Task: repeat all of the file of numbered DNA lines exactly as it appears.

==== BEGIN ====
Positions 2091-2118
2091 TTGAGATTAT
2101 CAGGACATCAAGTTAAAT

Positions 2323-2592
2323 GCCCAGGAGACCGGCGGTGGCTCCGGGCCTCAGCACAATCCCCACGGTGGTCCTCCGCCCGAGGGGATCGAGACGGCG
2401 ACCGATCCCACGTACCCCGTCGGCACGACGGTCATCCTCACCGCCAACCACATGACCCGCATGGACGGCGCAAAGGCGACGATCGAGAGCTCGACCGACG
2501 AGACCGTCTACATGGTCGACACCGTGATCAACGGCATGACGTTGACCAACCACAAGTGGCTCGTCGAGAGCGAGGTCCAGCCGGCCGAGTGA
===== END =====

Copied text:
Positions 2091-2118
2091 TTGAGATTAT
2101 CAGGACATCAAGTTAAAT

Positions 2323-2592
2323 GCCCAGGAGACCGGCGGTGGCTCCGGGCCTCAGCACAATCCCCACGGTGGTCCTCCGCCCGAGGGGATCGAGACGGCG
2401 ACCGATCCCACGTACCCCGTCGGCACGACGGTCATCCTCACCGCCAACCACATGACCCGCATGGACGGCGCAAAGGCGACGATCGAGAGCTCGACCGACG
2501 AGACCGTCTACATGGTCGACACCGTGATCAACGGCATGACGTTGACCAACCACAAGTGGCTCGTCGAGAGCGAGGTCCAGCCGGCCGAGTGA